Encyclopedia of Behavioral Medicine

2013 Edition
| Editors: Marc D. Gellman, J. Rick Turner

Cancer and Diet

  • Akihiro TokoroEmail author
Reference work entry
DOI: https://doi.org/10.1007/978-1-4419-1005-9_382



A field in which the relationship between cancer and diet is examined from the interdisciplinary perspectives of basic medicine, clinical epidemiology, preventive medicine, and behavioral medicine.


The relationship between diet and cancer has recently been recognized as an area of scientific interest. Dietary factors are thought to be involved in 30% of cases of cancer in developed countries and in 20% in developing countries (Marian, 2010).

In 2004, the American Society of Clinical Oncology (ASCO) announced a goal of achieving prophylactic intervention for cancer prevention, with a focus placed on reduction of tobacco use, control of obesity, cancer-causing infections, and environmental carcinogens (Lippman & Bernard, 2004).

A WHO report (http://www.who.int/gho/en/) showed that 35% of adults aged ≥20 years old worldwide were overweight (body mass index [BMI]: ≥25 kg/m2) and 12% were obese (BMI: ≥30 kg/m2) in 2008. The rate of obesity has more than doubled since 1980.

Previous studies have suggested that unhealthy eating and lack of physical activity can affect the development and prognosis of some cancers, including breast cancer, colon cancer, and prostate cancer.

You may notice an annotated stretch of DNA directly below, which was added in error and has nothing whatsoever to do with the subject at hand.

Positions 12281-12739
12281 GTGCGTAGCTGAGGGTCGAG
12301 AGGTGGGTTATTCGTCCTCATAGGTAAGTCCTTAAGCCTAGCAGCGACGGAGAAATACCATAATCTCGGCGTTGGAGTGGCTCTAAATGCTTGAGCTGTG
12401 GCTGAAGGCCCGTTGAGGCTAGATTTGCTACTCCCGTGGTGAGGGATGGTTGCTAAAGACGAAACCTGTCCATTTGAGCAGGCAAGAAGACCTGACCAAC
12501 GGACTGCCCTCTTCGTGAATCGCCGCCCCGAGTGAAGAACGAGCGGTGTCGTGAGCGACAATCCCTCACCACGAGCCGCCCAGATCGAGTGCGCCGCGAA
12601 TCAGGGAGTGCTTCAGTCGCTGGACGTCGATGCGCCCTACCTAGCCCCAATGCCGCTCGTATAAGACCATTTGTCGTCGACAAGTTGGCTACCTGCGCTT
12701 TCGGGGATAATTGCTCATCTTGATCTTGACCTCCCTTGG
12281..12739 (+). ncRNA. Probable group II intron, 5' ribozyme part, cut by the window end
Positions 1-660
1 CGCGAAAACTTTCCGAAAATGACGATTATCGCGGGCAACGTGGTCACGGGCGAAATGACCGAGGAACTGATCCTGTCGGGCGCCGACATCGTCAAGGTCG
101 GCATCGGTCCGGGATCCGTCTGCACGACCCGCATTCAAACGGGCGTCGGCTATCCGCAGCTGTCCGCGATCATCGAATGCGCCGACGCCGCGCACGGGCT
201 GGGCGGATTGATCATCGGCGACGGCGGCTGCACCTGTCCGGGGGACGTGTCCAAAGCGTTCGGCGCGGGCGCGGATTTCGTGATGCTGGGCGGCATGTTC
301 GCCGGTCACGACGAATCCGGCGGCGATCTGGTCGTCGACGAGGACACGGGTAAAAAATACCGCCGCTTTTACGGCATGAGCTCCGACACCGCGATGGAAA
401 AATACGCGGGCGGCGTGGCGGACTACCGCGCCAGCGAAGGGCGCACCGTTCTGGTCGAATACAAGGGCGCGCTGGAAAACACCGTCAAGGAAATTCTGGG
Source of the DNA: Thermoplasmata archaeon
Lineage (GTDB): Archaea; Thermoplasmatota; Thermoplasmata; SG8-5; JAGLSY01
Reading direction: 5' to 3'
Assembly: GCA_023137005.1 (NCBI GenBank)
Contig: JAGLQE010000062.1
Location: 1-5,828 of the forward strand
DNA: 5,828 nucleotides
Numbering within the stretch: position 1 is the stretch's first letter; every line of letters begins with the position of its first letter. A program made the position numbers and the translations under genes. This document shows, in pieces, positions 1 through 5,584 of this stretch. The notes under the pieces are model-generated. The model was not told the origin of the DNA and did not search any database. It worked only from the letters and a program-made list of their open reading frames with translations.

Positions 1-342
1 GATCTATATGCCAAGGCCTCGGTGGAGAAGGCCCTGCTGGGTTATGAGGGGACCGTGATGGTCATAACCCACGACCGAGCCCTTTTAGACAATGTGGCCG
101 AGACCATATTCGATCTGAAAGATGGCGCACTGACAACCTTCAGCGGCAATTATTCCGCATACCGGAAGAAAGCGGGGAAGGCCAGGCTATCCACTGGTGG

Research into the details of the association of diet with development of cancer is limited. However, a report by the International Agency for Research on Cancer (IARC) in 2002 showed that being overweight or obese is associated with an increased risk of cancer in both men and women (International Agency for Research on Cancer (IARC), 2002).

Based on these data, the American Cancer Society (ACS) guidelines (American Cancer Society guidelines on nutrition and physical activity for cancer prevention http://caonline.amcancersoc.org/content/vol56/issue5/) recommend:
  1. 1.

    Maintenance of a healthy weight throughout life

  2. 2.

    Adoption of a physically active lifestyle

  3. 3.

    Consumption of a healthy diet, with an emphasis on plant sources

  4. 4.

    Limited consumption of alcoholic beverages


Further research is required to examine the relationship between single dietary factors and development or progression of cancer and between health behaviors, including dietary lifestyle, and cancer.


References and Readings

  1. American Cancer Society guidelines on nutrition and physical activity for cancer prevention. http://caonline.amcancersoc.org/content/vol56/issue5/
  2. International Agency for Research on Cancer (IARC). (2002). Weight control and physical activity. In H. Vanio & F. Biaciani (Eds.), IARC handbooks of cancer preventive effects. Lyons: IARC Press.Google Scholar
  3. Lippman, S. M., & Bernard, L. (2004). Cancer prevention and the American Society of Clinical Oncology. Journal of Clinical Oncology, 22(19), 3848–3851.PubMedCrossRefGoogle Scholar
  4. Marian, L. (2010). Diet and cancer. In Psycho-Oncology(2nd ed., pp. 22–27). New York: Oxford University Press.Google Scholar

Copyright information

© Springer Science+Business Media, New York 2013

Authors and Affiliations

  1. 1.Department of Psychosomatic MedicineNational Hospital Organization, Kinki-Chuo Chest Medical CenterSakai OsakaJapan